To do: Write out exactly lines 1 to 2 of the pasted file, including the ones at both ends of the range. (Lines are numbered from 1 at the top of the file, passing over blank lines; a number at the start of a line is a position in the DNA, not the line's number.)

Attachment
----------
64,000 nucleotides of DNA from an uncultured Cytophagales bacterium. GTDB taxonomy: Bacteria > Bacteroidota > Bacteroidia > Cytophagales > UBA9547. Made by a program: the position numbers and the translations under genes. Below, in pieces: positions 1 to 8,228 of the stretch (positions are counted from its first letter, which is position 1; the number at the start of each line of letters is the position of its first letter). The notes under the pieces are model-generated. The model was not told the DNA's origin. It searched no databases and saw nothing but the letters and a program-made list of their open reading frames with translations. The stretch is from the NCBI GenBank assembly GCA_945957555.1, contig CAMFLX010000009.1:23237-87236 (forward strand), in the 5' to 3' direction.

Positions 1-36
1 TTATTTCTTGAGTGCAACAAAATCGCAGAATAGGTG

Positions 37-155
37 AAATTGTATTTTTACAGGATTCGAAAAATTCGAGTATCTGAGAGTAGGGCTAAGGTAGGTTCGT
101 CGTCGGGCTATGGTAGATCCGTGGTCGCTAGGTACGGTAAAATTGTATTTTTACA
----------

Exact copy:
64,000 nucleotides of DNA from an uncultured Cytophagales bacterium. GTDB taxonomy: Bacteria > Bacteroidota > Bacteroidia > Cytophagales > UBA9547. Made by a program: the position numbers and the translations under genes. Below, in pieces: positions 1 to 8,228 of the stretch (positions are counted from its first letter, which is position 1; the number at the start of each line of letters is the position of its first letter). The notes under the pieces are model-generated. The model was not told the DNA's origin. It searched no databases and saw nothing but the letters and a program-made list of their open reading frames with translations. The stretch is from the NCBI GenBank assembly GCA_945957555.1, contig CAMFLX010000009.1:23237-87236 (forward strand), in the 5' to 3' direction.

Positions 1-36